The long-expected bear market has arrived in the Chinese stock market. Heavily leveraged investors are piling out of the Shanghai market as prices plunge. Because trading is halted on a stock when it falls ten percent in a day getting out of the Chinese bear market may be difficult. The New York Times discusses the Chinese bear market.
An interest rate cut by China’s central bank on Saturday failed to stem the rout in Chinese share prices on Monday, and the Shanghai and Shenzhen stock markets closed with steep losses after their wildest swings in percentage terms in more than two decades.
The markets gyrated from initial gains of more than 3 percent, in response to the central bank’s action, to losses of more than 7 percent by early afternoon. The Shanghai market closed with a loss of 3.3 percent, while the especially volatile Shenzhen market plunged 6.1 percent.
The losses pushed both stock exchanges into bear markets, with stock prices declining more than 20 percent since their peak on June 12. Much of those losses have been in just the past two trading days, as indexes at both exchanges fell more than 7 percent on Friday.
Heavy losses among individual investors pose an economic and financial dilemma for the government and possibly a political challenge as well, if unhappy speculators start protesting that the government should do more to help the market.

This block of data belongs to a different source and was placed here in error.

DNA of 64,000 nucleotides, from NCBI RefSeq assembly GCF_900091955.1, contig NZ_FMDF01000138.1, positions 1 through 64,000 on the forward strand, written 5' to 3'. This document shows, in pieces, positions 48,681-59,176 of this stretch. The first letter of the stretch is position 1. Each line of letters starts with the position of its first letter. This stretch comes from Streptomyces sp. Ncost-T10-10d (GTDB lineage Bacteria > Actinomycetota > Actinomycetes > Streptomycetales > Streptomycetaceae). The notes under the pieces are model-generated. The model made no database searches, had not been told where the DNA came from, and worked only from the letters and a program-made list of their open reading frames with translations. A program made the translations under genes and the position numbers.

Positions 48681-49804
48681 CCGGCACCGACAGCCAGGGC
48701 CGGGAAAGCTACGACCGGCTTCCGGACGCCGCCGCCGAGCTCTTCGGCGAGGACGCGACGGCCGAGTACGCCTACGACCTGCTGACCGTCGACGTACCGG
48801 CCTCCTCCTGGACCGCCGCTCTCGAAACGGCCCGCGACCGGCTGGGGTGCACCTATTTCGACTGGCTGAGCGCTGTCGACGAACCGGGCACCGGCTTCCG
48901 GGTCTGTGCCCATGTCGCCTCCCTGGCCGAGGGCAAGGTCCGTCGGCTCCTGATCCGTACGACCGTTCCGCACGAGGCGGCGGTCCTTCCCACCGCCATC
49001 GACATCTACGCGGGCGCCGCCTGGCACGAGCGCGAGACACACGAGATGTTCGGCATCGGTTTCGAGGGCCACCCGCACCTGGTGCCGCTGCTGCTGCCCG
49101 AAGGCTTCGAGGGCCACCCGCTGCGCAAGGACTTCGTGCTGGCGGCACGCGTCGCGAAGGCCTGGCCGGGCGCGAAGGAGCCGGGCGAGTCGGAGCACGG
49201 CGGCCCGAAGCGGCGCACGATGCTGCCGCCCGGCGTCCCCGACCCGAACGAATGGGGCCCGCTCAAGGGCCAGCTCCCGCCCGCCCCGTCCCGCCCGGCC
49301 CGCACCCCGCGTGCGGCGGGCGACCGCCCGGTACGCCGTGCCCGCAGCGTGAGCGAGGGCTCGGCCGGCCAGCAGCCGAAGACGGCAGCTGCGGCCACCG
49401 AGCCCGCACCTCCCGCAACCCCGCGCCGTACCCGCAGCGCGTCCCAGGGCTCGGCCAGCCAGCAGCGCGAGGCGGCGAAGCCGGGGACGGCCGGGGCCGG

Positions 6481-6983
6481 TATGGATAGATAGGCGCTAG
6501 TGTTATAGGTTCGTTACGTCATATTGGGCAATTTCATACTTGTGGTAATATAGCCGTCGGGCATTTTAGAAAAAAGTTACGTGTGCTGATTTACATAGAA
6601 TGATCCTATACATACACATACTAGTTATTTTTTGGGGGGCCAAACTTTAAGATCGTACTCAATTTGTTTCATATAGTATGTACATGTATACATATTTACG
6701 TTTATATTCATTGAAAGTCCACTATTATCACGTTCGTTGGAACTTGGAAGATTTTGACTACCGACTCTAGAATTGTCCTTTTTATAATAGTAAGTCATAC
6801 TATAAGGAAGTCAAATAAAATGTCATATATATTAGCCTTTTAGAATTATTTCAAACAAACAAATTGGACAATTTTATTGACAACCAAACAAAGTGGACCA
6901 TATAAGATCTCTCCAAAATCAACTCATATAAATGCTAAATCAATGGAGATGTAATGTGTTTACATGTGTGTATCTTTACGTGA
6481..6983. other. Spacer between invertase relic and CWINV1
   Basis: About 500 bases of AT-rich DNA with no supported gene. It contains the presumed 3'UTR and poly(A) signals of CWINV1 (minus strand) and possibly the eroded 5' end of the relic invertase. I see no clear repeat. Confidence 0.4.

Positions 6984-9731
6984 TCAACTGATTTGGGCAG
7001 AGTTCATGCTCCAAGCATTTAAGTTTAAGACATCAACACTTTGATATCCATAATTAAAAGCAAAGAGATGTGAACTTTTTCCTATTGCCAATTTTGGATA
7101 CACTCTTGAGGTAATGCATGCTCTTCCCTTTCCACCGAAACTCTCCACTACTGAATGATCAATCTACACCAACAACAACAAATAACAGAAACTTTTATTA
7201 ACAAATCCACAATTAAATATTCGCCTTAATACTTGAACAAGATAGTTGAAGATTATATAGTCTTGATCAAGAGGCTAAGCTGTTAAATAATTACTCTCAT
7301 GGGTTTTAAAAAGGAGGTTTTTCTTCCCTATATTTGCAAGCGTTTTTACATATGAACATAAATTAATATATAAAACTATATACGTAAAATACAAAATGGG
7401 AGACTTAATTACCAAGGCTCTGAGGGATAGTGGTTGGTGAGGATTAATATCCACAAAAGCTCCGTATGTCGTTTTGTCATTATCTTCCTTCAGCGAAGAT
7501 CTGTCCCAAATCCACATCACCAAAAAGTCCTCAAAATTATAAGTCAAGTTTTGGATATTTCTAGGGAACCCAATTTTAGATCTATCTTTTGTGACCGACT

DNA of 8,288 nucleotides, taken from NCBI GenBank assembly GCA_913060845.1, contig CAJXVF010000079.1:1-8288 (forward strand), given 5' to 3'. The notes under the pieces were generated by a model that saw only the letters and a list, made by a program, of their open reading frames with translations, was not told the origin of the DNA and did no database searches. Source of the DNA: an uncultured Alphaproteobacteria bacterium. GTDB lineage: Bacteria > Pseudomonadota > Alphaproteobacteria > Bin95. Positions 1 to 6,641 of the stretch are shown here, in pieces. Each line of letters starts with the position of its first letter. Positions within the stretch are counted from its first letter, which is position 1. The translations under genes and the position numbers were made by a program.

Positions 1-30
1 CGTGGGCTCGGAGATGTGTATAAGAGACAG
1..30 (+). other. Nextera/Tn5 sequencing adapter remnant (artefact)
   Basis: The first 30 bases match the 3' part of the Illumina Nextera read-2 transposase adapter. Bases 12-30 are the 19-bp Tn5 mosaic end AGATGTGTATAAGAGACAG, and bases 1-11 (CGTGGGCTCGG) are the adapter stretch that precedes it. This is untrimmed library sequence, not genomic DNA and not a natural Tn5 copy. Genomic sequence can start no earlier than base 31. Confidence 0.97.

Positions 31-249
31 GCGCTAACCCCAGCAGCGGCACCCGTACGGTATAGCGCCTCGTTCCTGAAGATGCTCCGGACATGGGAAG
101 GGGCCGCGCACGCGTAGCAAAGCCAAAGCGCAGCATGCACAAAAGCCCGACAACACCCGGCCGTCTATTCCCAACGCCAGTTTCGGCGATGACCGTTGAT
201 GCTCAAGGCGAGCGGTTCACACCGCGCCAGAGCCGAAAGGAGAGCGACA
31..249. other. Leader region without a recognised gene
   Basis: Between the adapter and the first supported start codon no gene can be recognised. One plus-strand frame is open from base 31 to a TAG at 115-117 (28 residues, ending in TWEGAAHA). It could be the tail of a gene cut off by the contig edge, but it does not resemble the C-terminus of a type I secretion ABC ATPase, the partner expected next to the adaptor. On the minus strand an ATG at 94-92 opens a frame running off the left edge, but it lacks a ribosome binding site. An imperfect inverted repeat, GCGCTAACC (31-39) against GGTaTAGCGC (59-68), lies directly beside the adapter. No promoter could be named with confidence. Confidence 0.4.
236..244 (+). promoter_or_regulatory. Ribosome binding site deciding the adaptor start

Over decades of near-miraculous growth, Chinese investors have become accustomed to borrowing in order to invest. Trading margins are high. Then, when the market starts to fall, getting out of the Chinese bear market means taking substantial losses or risking a margin call.
Margin Calls in Chinese Markets
The South China Morning Post writes about margin calls and a panic sell-off in China.
Mainland shares suffered some of their biggest falls in years yesterday, as investors dumped stocks indiscriminately to meet margin calls.
The blue chip CSI300 Index fell 7.9 per cent to 4,336.19 – its biggest drop in seven years – and the Shanghai Composite index lost 7.4 per cent, or 334.14 points, to close at 4,192.87.
But the worst damage was in Shenzhen, where the city’s benchmark index fell 7.87 per cent, or 213.7 points, to 2,502.9, officially entering bear market territory after a fall of more than 20 per cent from a June 12 high.
In the past two weeks, 14 trillion yuan (HK$17.4 trillion) has been wiped off the value of mainland stocks – some 20 per cent of mainland market capitalization and three times the value of Apple, the company with the world’s biggest market cap.
If you got into Chinese stocks early and did not invest or trade on margin is getting out of the Chinese bear market an issue? After all the old blood in the streets investing scenario suggests that the time to invest is often when things look their worst.
Stock Prices Not Related to the Real Chinese Economy
A writer in Forbes begs to differ regarding the real strength of the Chinese economy versus Chinese stock prices.
With the Shanghai index down nearly 20 percent from vertiginous heights reached in mid-May, a lot of people are wondering what next – and not a few are suggesting the Chinese economy is headed off a cliff. Pat Choate begs to differ. “The connection between Chinese stocks and the real economy is zero,” he pronounces. “Chinese corporations do not need high stock prices to keep expanding. They are government-owned entities financed by a government-owned banking sector.”
So, maybe now is not the time to worry about getting out of the Chinese bear market but rather adding a little to your investments.